Why Dirty Kids Are Healthy Kids

Jill Clark

Allergies are on the rise. Medication use as well. Even the foods we eat have changed over the years. Are we choosing convenience over health? We probably are!

Let’s explore “The Dirt Cure”

Dr. Maya Shetreat book, “The Dirt Cure,” has garnered quite a lot of buzz when it comes to questioning our current lifestyle choices. Are we too clean? She proposes that dirty kids are healthy kids and we think she’s onto something here!

However, it’s first important to note how dirt and health are defined in “The Dirt Cure.”

Dr. Maya Shetreat draws attention to the fact that modern society considers health to be merely the absence of disease, when in fact, it’s so much more than this. She defines health as “a reflection of the relationship between internal and external terrain.” By this definition, it’s always in flux. She says health manifests as resilience to necessary stressors. Extending from this definition, Dr. Maya Shetreat states that chronic illness results from a lack of resilience.

That means it isn’t always a good thing if you never get sick.

Growing healthy kids with healthy soil

Our current health system, Dr. Maya Shetreat points out, is based on avoidance. Simply put: don’t get dirty!

But what is dirt, anyways? “The Dirt Cure” defines dirt as germs and microbes, fresh food from healthy soil, and time in nature. We’ve touched on a couple of these topics before! Most importantly within this definition, soil offers nutritional value previously ignored by healthcare professionals.

She bases her “Dirt Cure” on the cellular theory of Claude Bernard, which she has renamed the terrain theory for the purposes of her work. 

Our microbiome is affected by so many factors from even before we are born, to the way we are born, to the foods we eat, the time we spend indoors or outdoors, and so on. We know that our microbiome, in turn, influences our immune systems.

Dirty food is good food!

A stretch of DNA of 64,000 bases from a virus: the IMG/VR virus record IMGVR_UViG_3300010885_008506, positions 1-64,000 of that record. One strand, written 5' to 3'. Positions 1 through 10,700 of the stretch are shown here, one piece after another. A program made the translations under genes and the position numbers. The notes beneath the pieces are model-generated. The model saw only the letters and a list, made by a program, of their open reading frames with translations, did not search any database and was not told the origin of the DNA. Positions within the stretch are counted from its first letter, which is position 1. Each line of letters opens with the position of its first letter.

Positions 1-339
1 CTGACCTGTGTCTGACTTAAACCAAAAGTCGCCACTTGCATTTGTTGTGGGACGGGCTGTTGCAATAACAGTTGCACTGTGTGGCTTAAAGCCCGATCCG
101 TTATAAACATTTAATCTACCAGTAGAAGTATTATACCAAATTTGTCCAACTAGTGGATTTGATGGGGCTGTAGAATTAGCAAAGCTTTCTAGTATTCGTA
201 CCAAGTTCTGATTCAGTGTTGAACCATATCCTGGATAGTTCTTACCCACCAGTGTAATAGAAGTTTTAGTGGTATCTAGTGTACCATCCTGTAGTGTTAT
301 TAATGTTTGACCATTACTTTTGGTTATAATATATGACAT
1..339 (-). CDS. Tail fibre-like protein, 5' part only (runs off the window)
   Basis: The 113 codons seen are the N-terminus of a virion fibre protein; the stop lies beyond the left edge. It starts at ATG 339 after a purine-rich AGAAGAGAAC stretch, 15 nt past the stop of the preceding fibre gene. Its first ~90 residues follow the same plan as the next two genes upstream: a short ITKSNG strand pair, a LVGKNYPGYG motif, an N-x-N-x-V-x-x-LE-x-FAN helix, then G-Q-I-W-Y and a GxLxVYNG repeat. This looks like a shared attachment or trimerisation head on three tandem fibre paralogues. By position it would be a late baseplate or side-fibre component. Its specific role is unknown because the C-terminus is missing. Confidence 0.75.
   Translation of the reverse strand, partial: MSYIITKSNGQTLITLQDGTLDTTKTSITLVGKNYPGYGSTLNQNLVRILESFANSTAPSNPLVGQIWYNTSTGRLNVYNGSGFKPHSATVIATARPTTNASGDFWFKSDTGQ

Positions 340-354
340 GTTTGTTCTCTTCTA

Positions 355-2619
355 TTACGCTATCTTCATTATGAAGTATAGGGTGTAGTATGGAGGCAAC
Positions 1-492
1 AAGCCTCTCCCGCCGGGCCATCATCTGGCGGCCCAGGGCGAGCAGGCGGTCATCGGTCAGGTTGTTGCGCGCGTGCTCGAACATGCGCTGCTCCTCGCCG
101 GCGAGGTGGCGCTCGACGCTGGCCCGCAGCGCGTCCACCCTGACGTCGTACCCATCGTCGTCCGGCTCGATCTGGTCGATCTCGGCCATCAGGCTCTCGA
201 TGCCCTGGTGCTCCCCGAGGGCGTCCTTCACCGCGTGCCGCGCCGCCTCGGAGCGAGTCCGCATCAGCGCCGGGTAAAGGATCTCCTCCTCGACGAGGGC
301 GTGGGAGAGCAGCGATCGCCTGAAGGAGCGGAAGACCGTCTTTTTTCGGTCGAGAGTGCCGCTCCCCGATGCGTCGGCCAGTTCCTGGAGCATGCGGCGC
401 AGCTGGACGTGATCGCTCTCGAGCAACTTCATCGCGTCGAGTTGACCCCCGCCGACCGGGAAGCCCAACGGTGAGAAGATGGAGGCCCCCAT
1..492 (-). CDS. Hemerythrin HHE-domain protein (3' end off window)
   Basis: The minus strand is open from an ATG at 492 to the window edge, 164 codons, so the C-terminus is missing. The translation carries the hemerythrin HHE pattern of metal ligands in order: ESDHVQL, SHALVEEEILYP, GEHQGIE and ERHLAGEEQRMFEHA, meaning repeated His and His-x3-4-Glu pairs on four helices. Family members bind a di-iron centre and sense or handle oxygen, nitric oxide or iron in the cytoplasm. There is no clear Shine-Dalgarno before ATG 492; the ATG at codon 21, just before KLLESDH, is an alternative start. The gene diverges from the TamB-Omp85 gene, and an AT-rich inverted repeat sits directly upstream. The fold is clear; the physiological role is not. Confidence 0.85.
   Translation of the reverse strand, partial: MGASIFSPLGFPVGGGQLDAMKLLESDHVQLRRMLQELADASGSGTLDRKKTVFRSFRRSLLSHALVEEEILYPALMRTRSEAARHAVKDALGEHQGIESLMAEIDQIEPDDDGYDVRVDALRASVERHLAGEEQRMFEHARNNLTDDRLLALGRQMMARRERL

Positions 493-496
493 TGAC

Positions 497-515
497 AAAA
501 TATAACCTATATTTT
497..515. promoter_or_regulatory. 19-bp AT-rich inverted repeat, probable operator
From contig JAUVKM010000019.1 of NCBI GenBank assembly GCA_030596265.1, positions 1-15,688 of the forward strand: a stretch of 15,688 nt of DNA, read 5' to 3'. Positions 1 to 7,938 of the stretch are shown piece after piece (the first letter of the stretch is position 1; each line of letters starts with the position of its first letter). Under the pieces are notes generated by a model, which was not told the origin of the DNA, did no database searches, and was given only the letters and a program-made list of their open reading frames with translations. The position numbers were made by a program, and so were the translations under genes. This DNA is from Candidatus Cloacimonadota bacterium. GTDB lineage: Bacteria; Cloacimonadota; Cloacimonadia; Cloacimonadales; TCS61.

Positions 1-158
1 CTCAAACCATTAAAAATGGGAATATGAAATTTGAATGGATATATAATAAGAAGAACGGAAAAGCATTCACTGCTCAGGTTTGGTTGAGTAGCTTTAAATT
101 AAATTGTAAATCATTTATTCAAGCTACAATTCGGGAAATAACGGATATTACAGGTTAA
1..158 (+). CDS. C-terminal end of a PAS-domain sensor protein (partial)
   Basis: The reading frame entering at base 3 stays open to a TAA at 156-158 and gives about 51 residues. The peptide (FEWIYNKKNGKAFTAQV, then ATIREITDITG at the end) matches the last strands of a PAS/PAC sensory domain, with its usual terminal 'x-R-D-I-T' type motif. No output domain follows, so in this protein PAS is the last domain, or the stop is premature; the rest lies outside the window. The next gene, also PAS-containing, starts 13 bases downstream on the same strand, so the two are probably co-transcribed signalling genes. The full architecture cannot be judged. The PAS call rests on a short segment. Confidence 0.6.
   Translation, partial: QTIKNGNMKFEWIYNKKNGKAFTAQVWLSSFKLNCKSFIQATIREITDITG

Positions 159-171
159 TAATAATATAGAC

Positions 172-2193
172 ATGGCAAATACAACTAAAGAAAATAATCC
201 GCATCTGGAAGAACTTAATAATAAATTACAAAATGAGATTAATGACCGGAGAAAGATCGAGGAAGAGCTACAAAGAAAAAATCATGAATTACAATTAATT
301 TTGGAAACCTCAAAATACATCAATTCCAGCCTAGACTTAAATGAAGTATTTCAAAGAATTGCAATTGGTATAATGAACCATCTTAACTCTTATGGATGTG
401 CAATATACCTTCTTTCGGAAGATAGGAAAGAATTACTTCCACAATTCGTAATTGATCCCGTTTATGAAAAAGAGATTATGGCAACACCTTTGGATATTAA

What if we told you that the trick to health is biodiversity? And that biodiversity comes from exposure to microbial-rich environments: getting a little closer to nature. Studies show rural environments offer the opportunity of exposure to many more kinds of bacteria than urban settings. If a diverse microbiome leads to a strong immune system, we need to get a little closer to dirt. And not just in our environments, but in our food too!

The food you buy at the grocery store is often grown with the help of pesticides or antibiotics and pumped with preservatives before making its way to your plate. Dr. Maya Shetreat gives the example of chicken eggs. Did you know that eggs straight from the chicken don’t need to be refrigerated? Interesting, right?!

“The Dirt Cure” aims to open eyes to the good dirt most of us lack in our lifestyles. Dr. Maya Shetreat helps families transition to plant-based diets with the goal of combating now common and normalized illnesses from the inside, out. It’s even better if you grow your food yourself!

What does a healthy person look like?

Healthy people are energetic and content in their mind and body. They are strong and resilient... and aren’t afraid of a little bit of dirt.

Now, excuse us while we plant our own vegetable gardens! Farm fresh to table sounds like a great idea to us.

*Want more? Click here for a free download of the first chapter of Dr. Shetreat’s book.
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